peterbirks: (Default)
Big companies have different departments. Marketing, Sales, Customer Service, Technical Services. And they all hate each other. They must do. Why else would marketing send out material which technical services have no chance of keeping up with?

If you want to have a look at the way of the world as it is today, you need look no further than The Guardian's Jobs And Money Section each Saturday. A random selection turns up the following.

1) Abbey National managed to arrange it so that a mortgage for £9,000 taken out in 1970, converted to a repayment mortgage in 1978 (yes, 27 years ago), turned out to have a balance of £13,500 in 2005. I'm not quite sure how a mortgage where repayments have mostly been made promptly can end up with the mortgagee being more in debt than he was 35 years previously but, that's finance for you. Apparently if the debtor carried on paying at £100 a month he would be debt free in 2028. Between now and then he would pay Abbey £26,400, 3 times the original debt. It would appear that he has already paid them about £25,000. Nice business, this lending. No wonder Abbey does all it can to make sure the principal is never paid off. Tony Soprano would be proud.

2) One-Tel, owned by Centrica, offered a man a broadband service. By "Broadband" and "Service" they mean "no broadband" and "no service". So the guy cancelled, after much inconvenience. Except that One-Tel had "monopolized" the line. They wouldn't provide the broadband, but no-one else could either. Then they denied that it was anything to do with them. The poor guy had to go to the head office, insist on speaking to a senior manager, and get that manager to speak to BT, who then said that Centrica had control of the broadband on that line.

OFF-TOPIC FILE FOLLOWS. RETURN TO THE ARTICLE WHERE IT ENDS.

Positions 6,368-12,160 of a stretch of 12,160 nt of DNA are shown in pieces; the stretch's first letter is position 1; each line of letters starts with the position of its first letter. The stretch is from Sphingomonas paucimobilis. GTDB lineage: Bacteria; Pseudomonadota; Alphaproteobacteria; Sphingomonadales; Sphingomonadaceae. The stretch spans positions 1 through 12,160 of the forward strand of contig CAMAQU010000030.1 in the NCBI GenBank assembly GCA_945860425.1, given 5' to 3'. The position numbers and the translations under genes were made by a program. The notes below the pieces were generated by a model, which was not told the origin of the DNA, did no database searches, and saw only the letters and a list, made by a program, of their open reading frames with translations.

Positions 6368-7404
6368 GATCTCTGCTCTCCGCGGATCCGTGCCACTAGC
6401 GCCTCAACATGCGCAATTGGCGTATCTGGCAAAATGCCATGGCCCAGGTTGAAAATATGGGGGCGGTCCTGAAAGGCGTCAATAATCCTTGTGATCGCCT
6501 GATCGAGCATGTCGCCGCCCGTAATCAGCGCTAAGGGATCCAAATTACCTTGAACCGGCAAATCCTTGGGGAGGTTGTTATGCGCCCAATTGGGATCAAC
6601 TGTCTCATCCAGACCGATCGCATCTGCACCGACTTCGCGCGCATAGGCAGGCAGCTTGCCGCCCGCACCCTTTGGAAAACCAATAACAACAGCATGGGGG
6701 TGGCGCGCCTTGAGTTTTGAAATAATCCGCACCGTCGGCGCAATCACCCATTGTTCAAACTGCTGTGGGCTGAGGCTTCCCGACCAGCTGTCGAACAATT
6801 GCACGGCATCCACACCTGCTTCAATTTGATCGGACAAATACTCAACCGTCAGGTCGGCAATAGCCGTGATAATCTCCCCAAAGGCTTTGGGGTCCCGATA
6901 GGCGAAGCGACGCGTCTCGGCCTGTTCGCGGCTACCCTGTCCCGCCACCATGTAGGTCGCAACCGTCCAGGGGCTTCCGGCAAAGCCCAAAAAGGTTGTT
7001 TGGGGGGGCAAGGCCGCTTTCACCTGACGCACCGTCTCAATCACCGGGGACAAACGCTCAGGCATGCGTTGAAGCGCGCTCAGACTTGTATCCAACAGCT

These two examples sum up the "gap theory" of customer service in Britain today. Marketing will send lots of glossy brochures, which bear no relationship to reality. When I find a service that works (as, to its credit, my BT broadband system does) I would happily pay significantly more for that level of service to be guaranteed. When I hire a car in the US, I use Avis. Yes, they are expensive. And, yes, their system has worked for me and their staff have been efficient. Kwik-Fit are the same. But these are minorities. More often it is British Gas, or NTL, Or One-Tel, or all the other "use us and it will be cheaper!" companies that simply cannot deliver what the wankers in marketing have promised.

At work, I make a point of replying to any queries from subscribers as soon as they come in. Frequently they are dumbfounded by the speed of the response and the thanks are effusive. Why? Because people have become utterly used to sending e-mail queries and receiving no reply until they threaten legal action. I recall that my blistering e-mail to Betfair never achieved the courtesy of anything bar an automated "your points are being considered" reply.

Is there a solution? Probably not. As we know, 95% of the population are a useless waste of space, and most of those are working for large companies, just waiting for 5pm. They don't care about you and their employers give them no reason to care about you. I guess that we shall just have to continue our guerilla activities, attempting to fire a rocket up the arse of the worst offenders.

So, prize of the week goes to Nacional el Abbeye. Death to the usuerers and cast them from the temple!

August 2017

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